During the Ordovician Life expanded in diversity tremendously. There were extensive reef complexes in the tropics. The early Ordovician was thought to be quite warm, at least in the tropics.
Despite the tremendous expansion of life during the Ordovician Period there was a devastating mass extinction of organisms at the end of the Ordovician. This extinction was one of the greatest mass extinction ever recorded in Earth History with over 100 families going extinct. Why?
1. One idea was that it was the breakup and movement of the large super continent into many fragments. However, modern biology teaches us that this would not likely lead to extinctions, rather it would provide additional niche space for groups to expand into.
2. The more likely cause is that the Earth cooled, particularly the oceans where most of the organisms lived during the Ordovician (Remember there were no land plants and no evidence of land organisms yet). All the extinctions occurred in the oceans.
The greatest extinctions occurred in the tropical oceans. This makes sense since if the oceans cooled because of the development of a large ice sheet over the south polar region, the organisms adapted to warmer tropical conditions would have few options and perhaps no where to migrate to. There would be fewer regions warm enough to accommodate all the warm-preferring organisms. This tends to support the idea that cooling lead to many of the extinctions.
Note the expansion of life following the mass extinction at the end of the Ordovician. During the Silurian Period the first land plants appeared. Marine organisms once again expanded in diversity following the extinction of so many families in the late Ordovician.
The Silurian was probably relatively warm even though pCO2 may have been lower. This is thought to be because there was no large land mass over the south polar region during the Silurian period.
By the Devonian fish were a common part of the marine biological communities. Particularly important were the jawed fish. These were predators and they must have had quite an impact on the marine communities during the Devonian (see the photo below).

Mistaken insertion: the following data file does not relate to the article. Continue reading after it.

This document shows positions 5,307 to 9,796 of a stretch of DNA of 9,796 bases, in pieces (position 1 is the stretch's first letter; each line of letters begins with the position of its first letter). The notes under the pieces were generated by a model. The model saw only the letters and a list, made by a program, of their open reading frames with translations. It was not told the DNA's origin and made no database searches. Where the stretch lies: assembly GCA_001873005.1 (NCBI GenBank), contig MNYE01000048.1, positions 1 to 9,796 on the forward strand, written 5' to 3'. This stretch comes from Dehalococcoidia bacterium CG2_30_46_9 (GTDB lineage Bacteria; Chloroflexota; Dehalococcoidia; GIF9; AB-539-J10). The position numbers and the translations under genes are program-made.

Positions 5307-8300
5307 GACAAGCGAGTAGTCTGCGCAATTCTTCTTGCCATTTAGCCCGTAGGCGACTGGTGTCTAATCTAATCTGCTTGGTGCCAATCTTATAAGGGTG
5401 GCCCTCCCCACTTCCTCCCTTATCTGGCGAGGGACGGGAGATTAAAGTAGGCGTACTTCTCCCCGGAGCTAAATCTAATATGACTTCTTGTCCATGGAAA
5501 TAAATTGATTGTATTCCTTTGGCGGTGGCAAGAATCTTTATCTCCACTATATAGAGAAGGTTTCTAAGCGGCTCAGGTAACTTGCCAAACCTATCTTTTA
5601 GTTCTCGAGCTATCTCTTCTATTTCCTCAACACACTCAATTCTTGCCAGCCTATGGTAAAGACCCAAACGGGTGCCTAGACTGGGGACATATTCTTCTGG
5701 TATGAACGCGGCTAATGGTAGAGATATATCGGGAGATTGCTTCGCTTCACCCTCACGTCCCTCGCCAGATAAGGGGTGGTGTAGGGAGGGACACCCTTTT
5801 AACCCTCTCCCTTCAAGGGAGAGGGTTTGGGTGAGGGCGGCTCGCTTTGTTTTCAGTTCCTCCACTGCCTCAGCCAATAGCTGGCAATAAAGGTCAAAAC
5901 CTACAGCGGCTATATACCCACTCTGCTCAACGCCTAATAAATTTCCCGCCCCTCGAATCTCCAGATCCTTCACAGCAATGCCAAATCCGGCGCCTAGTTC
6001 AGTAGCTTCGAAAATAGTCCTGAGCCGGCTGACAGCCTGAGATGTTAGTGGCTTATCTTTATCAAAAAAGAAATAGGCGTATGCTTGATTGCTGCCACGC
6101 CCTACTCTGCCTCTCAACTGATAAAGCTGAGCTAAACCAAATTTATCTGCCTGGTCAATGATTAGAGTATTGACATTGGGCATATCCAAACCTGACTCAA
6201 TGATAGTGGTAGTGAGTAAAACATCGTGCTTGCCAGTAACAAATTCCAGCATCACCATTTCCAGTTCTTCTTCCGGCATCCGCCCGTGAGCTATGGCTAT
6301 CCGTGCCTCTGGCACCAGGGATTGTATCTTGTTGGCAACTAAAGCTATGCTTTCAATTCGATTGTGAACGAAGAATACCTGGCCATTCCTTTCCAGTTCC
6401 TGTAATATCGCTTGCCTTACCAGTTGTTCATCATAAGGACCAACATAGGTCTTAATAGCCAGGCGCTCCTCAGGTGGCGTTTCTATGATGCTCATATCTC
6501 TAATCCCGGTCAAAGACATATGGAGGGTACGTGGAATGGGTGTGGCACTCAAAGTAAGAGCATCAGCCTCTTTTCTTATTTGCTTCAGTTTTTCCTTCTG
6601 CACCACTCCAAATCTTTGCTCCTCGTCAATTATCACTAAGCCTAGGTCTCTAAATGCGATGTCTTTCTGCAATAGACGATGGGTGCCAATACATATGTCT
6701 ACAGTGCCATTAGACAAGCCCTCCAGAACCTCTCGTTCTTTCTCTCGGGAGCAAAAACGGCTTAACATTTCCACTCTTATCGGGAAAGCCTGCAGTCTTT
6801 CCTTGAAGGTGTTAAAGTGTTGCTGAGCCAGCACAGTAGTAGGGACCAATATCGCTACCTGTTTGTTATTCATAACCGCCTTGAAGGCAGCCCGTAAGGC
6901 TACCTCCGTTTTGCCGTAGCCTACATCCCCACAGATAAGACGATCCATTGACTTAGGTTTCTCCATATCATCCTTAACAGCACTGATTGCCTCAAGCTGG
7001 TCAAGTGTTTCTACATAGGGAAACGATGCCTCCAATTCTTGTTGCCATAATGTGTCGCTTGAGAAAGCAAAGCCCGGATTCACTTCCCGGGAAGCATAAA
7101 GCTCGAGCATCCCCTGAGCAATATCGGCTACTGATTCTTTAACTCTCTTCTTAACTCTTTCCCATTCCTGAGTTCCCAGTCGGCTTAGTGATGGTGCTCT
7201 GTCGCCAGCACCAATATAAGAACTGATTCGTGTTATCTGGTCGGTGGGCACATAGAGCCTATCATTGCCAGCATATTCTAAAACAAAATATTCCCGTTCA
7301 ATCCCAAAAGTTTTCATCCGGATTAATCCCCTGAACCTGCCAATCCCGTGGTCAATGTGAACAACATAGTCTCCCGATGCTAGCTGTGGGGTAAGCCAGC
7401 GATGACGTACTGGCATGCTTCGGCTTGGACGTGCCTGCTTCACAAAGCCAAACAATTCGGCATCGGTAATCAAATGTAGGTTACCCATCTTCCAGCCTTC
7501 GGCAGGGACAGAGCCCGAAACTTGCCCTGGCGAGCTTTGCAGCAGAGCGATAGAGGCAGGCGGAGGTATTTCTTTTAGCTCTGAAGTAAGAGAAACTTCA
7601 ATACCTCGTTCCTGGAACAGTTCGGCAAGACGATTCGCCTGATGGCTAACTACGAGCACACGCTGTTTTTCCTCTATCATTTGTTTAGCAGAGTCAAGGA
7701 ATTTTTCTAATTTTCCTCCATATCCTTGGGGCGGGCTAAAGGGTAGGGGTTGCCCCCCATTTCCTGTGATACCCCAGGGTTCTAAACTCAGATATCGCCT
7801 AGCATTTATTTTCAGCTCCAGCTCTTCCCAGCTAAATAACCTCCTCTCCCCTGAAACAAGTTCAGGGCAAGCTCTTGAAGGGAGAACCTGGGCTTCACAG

The first fossil evidence of insects and terrestrial trees comes from Devonian age rocks.
The Devonian is thought to have been quite warm. Evidence of this comes from the extensive amount of tropical-like reefs. The climate is also thought to have been quite dry. Evidence of this comes from extensive evaporite (salt deposits) that have been found dispersed much more broadly than any time in the earlier Paleozoic. See diagram below.
Today, for example, evaporites are restricted to the mid latitude belt where dry sinking air from the Hadley cells make these regions dry. During the Devonian these evaporite deposits were found well beyond 30o north and south. See diagram below.
Particularly important was the position of the southern land masses (see above). Note the location of the large continent over the south Pole by the late Devonian Period.
Near the end of the Devonian there was another major extinction event that affected mostly the tropical communities, especially the reefs. This extinction event has been attributed to the development of glacial conditions once again over the south polar regions and the cooling of the oceans which resulted from this glaciation. The glacial deposits have been found in northern South America which was located over the pole in the late Devonian (see diagram below).
Note the location of South America over the pole.
Note the expansion of life on land in the carboniferous, including early reptiles and in particular, extensive land plants in swamps.
Also note that the expansion of these life forms occurred following another major extinction even in the middle carboniferous.
Of particular importance in the coincidence between the expansion of vast swamps, the development of glaciations and the extinctions. Why should all of these major events coincide.
Repeated glaciations and de-glaciations raised and lowered sea level causing expansion declines of swamps throughout the Carboniferous Period. The expansion of swampy wetlands with their rich plant life extracted vast amounts of CO2 from the atmosphere. Look at the diagram below which shows the amount of carbon that was extracted from the atmosphere to form coal deposits in the Carboniferous Period.
There were very strong temperature contrasts between the warm tropics and the cold polar regions. This would have produce vigorous atmospheric circulation. Note the location of evaporates in the middle latitude regions in the diagram above. This is expected if the atmospheric circulation to the middle latitudes was produce strong high pressure, dry conditions where the Hadley cell descends around 30oN and South.
The other important aspect to the development of evaporites is the large land mass. The larger land mass would have been much dryer on its interior since it was a long distance from the ocean.